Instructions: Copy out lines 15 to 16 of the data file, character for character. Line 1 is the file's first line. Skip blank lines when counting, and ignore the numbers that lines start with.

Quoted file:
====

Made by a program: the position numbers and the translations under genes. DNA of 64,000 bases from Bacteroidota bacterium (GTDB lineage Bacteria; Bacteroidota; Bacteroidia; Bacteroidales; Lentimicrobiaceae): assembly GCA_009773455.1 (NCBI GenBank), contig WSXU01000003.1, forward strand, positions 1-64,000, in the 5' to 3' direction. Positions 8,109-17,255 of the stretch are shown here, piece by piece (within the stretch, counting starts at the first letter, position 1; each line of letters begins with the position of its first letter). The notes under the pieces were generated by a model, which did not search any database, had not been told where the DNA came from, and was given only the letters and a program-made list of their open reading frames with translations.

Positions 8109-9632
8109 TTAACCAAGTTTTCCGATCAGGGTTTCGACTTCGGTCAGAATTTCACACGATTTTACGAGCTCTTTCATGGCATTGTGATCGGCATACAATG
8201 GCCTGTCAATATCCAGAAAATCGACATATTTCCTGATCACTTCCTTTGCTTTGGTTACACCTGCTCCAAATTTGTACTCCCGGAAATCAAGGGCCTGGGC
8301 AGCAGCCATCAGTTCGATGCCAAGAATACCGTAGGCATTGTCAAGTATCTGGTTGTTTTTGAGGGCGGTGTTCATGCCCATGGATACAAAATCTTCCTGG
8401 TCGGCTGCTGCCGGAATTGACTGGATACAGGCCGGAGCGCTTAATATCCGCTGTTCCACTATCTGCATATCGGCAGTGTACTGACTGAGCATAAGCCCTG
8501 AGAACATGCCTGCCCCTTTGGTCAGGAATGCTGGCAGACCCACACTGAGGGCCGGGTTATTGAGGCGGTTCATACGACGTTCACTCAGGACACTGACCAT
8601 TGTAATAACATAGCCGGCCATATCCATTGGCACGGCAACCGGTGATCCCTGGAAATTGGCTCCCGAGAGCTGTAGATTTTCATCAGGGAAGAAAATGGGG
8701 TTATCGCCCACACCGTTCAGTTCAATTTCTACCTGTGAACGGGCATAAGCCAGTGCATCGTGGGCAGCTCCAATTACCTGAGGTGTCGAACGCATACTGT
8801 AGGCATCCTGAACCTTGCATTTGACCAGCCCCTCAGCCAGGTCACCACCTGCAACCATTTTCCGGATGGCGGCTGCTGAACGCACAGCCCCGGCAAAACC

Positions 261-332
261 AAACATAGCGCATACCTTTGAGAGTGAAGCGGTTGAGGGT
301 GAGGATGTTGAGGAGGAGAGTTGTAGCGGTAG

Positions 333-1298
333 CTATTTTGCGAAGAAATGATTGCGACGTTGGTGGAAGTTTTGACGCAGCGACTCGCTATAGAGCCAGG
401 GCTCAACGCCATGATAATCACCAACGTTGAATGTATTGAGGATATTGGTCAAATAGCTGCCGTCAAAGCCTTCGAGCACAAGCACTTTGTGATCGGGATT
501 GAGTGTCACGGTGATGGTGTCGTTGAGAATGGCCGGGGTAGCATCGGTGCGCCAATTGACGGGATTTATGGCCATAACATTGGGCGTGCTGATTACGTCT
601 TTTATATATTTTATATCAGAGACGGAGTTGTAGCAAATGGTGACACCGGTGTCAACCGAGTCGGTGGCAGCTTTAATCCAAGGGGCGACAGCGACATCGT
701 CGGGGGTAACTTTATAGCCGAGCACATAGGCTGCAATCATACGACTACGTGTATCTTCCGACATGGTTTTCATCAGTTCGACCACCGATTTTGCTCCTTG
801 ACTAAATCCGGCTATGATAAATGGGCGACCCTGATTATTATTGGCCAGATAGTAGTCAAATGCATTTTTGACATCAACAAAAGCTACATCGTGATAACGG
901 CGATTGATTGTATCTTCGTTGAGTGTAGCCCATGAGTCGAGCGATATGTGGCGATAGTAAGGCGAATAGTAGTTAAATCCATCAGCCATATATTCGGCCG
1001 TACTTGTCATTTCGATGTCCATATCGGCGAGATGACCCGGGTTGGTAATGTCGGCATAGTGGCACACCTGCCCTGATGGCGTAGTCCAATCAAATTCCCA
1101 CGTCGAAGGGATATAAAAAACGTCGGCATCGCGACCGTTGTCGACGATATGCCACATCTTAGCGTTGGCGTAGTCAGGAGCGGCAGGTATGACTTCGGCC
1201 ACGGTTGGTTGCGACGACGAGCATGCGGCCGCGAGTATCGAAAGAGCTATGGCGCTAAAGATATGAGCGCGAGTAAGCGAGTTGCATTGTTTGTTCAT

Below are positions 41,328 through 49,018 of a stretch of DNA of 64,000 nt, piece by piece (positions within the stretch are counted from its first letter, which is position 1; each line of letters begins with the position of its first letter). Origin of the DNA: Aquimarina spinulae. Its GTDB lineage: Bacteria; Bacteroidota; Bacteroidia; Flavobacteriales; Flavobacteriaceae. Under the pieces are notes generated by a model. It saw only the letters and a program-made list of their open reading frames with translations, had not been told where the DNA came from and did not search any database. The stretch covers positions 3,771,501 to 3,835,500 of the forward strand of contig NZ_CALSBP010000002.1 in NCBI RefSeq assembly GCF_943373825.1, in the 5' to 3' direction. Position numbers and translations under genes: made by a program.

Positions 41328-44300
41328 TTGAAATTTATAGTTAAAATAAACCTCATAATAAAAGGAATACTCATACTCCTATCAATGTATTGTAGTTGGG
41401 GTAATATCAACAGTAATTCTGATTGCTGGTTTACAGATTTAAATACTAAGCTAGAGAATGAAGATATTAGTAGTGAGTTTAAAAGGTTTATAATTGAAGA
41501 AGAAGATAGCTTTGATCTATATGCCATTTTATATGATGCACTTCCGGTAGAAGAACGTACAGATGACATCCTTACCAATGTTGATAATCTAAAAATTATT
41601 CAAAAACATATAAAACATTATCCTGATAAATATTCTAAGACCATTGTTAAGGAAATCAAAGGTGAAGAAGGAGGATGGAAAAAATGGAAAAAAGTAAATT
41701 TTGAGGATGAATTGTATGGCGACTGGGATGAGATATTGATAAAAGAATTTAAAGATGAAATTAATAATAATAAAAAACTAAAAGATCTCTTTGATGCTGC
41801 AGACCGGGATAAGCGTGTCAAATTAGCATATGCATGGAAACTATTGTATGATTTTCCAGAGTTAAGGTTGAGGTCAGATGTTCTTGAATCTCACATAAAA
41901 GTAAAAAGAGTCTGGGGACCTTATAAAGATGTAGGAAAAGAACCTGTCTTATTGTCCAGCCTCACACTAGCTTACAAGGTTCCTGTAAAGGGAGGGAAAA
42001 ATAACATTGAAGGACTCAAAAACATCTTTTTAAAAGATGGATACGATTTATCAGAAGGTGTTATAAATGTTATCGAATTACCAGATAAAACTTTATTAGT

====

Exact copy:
333 CTATTTTGCGAAGAAATGATTGCGACGTTGGTGGAAGTTTTGACGCAGCGACTCGCTATAGAGCCAGG
401 GCTCAACGCCATGATAATCACCAACGTTGAATGTATTGAGGATATTGGTCAAATAGCTGCCGTCAAAGCCTTCGAGCACAAGCACTTTGTGATCGGGATT